It’s a question more and more parents are asking these days: “Should I let my kid play football?” Or maybe it’s soccer, lacrosse, ice hockey, or some other contact sport. Their concern with these activities can be summed up in one word: concussions.
For most kids, playing sports is fun, social, and challenging. Sports are also an excellent way to teach teamwork, competitiveness, and responsibility, while helping kids grow stronger and stay fit. But at the same time, a growing body of research has focused on the dangers of concussions and head injuries in youth sports, and the conversation has escalated over the past few years. Lawsuits by former pro-football players with lingering health problems and Will Smith’s 2015 movie Concussion have brought the topic of sports-related head injuries into the spotlight.
In some ways, this extra attention is great for young athletes. And yet, in other ways it’s holding them back, as some parents wonder whether contact sports are safe in any capacity.
When Can Kids Start Playing After a Concussion?
Discussion about the risk of sports-related brain injury leads to heightened awareness. Many families and coaches now better understand the signs and symptoms of concussions. They’re seeking care when necessary, taking precautions, and following the proper return-to-play guidelines (a set of criteria detailing when someone can return to the field after a concussion)—all positive developments.
Concerns over athletes returning to play too quickly have led legislators in almost all states to pass laws stating that no player may return to play the same day of getting a concussion and that the athlete must be cleared by an appropriate health care professional before she is allowed to return to play in games or practices. The laws typically also mandate that players, parents, and coaches receive education on the dangers of concussions and recognizing their signs and symptoms.
The return-to-play protocol is significant for athletes of all ages and competitive levels because the long-term effects of concussions in children can be considerable. The American Academy of Pediatrics recommends a six-step program, allowing approximately 24 hours for each step. If any symptoms return during this process, it’s a sign of incomplete recovery and the young athlete should wait an additional 24 hours before attempting that step again. Generally speaking, symptoms should improve within a week to 10 days, but a doctor should re-evaluate athletes with persistent symptoms.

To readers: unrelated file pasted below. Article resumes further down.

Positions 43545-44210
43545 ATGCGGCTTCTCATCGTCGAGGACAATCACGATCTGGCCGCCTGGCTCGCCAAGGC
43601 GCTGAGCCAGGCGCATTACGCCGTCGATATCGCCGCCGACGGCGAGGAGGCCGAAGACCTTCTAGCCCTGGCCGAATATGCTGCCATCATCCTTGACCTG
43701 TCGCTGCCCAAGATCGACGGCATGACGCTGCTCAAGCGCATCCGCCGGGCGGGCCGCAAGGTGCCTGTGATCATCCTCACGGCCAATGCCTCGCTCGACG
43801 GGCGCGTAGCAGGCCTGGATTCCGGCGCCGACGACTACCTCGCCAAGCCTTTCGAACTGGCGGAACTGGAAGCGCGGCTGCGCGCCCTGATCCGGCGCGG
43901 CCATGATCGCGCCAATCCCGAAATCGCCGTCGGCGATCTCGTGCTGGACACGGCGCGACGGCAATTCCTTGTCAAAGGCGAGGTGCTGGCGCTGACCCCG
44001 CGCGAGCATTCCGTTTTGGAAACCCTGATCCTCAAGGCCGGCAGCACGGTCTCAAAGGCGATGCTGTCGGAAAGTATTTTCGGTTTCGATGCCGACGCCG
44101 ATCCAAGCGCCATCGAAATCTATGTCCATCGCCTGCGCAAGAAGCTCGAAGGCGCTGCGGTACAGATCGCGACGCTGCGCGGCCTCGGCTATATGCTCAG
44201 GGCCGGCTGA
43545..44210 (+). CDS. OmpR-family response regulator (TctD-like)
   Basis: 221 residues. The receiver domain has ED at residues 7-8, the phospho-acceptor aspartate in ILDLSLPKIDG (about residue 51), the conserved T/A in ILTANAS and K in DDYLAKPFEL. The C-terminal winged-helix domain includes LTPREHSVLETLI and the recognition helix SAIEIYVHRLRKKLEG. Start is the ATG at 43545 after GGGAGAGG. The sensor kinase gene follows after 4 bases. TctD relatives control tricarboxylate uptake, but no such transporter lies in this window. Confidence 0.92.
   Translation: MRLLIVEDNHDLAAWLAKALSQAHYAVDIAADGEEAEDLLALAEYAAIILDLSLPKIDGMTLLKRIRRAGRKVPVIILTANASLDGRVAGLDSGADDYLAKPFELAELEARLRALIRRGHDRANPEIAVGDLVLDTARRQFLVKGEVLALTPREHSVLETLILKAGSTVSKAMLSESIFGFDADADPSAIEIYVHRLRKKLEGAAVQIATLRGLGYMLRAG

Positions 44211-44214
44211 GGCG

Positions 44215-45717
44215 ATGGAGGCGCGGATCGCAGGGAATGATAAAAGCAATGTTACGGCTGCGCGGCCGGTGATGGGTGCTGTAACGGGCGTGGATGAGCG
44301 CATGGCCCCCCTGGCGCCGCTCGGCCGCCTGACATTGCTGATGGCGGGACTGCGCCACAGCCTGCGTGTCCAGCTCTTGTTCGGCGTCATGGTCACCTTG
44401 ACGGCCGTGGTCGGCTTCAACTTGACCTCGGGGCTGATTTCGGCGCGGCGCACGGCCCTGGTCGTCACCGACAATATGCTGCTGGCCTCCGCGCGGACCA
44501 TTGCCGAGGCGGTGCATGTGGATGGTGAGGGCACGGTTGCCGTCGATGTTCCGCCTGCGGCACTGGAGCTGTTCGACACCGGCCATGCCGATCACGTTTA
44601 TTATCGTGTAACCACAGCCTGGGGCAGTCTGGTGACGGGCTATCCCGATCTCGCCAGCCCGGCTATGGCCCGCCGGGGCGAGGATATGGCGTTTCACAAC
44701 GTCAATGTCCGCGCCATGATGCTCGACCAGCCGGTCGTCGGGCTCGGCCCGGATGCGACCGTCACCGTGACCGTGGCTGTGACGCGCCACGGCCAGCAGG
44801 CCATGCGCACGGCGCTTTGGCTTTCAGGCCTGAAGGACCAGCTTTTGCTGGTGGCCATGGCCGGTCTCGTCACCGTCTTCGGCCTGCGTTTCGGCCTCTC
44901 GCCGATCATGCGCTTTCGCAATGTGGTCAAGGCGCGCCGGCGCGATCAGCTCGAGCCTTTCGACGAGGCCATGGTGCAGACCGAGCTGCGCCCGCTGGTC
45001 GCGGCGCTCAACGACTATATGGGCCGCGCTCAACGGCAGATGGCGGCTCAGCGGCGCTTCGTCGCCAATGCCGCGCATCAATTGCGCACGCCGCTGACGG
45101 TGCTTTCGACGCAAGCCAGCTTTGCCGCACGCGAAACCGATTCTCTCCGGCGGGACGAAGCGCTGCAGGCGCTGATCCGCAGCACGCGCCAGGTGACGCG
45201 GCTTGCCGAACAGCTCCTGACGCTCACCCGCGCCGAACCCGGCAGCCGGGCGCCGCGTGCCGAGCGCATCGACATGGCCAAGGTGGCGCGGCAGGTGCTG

“There’s a rare condition called ‘second’ impact in which a second concussion occurs before a first concussion has properly healed,” according to Jay Selman, M.D., chief of neurosurgery and consultant to the Traumatic Bain Injury Unit at Blythedale Children’s Hospital in Valhalla. “This causes rapid and severe brain swelling and a vast majority of these cases end in death.”
The first step in the AAP’s protocol is for the child to rest—physically, as well as cognitively. “Relative cognitive rest involves minimizing potential cognitive stressors, such as schoolwork, but this also includes video games,” Dr. Selman says. “Modified school assignments shouldn’t result in your child playing Xbox all afternoon.”
After that, the steps call for the child to slowly and methodically return to activities.
This is an example of a what a typical return-to-play plan looks like:
- The athlete must observe complete physical and cognitive rest while symptoms are present.
- Once the athlete has stopped showing any symptoms, he or she can progress to light aerobic activity.
- Provided symptoms don’t return, activity may increase to sport-specific exercises without head impact.
- The athlete may advance to more complex, non-contact drills.
- The athlete may advance to full-contact practice.
- The athlete may advance to normal game play.
New Policies to Reduce the Risk of Concussions
Another result of the public discussion about concussions is that Pop Warner, the country’s largest youth football organization, announced in May that it will ban kickoffs in games starting this fall, the latest attempt to reduce the risk of head blows that can lead to concussions.
The elimination of kickoffs will apply to the three youngest Pop Warner divisions, which include players ages 5-10. It will possibly expand to older kids in the near future, once the results of the change have been reviewed. Instead of kickoffs, the ball will be placed at the 35-yard-line at the beginning of each half and after each score. Pop Warner will also reduce the amount of contact time in practice in all age groups, to 25 percent from 33 percent.